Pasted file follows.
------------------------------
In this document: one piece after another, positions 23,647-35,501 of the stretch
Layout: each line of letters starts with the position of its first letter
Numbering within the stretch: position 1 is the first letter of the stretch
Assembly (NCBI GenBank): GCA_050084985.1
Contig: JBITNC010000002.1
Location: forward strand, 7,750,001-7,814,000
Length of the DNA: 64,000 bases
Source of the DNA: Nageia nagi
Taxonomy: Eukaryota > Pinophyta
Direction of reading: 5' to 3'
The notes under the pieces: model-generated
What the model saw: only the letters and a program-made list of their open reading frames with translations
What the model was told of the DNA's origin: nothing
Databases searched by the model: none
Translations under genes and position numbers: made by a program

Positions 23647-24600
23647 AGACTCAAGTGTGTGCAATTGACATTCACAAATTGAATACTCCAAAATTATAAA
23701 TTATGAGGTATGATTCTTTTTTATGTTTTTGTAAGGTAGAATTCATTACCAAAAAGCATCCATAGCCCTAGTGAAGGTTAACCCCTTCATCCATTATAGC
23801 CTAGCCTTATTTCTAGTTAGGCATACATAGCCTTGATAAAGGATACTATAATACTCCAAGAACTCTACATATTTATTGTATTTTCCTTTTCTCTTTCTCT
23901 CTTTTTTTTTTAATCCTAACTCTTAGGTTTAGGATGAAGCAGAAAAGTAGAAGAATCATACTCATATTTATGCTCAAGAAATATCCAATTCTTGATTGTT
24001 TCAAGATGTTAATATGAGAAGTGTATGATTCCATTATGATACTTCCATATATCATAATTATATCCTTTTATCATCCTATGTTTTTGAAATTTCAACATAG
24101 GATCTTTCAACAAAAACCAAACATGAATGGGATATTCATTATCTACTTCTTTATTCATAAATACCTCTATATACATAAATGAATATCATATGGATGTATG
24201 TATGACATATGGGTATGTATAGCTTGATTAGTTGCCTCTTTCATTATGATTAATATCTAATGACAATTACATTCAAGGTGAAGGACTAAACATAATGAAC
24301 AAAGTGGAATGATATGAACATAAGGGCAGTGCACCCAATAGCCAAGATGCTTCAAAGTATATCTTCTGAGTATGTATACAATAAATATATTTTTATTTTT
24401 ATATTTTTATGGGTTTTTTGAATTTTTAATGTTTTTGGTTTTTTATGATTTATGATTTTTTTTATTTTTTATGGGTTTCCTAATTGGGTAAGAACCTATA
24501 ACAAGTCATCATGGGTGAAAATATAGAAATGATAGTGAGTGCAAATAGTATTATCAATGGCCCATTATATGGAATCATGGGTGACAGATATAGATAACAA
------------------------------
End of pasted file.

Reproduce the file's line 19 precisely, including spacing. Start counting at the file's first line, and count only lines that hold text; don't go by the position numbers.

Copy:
23801 CTAGCCTTATTTCTAGTTAGGCATACATAGCCTTGATAAAGGATACTATAATACTCCAAGAACTCTACATATTTATTGTATTTTCCTTTTCTCTTTCTCT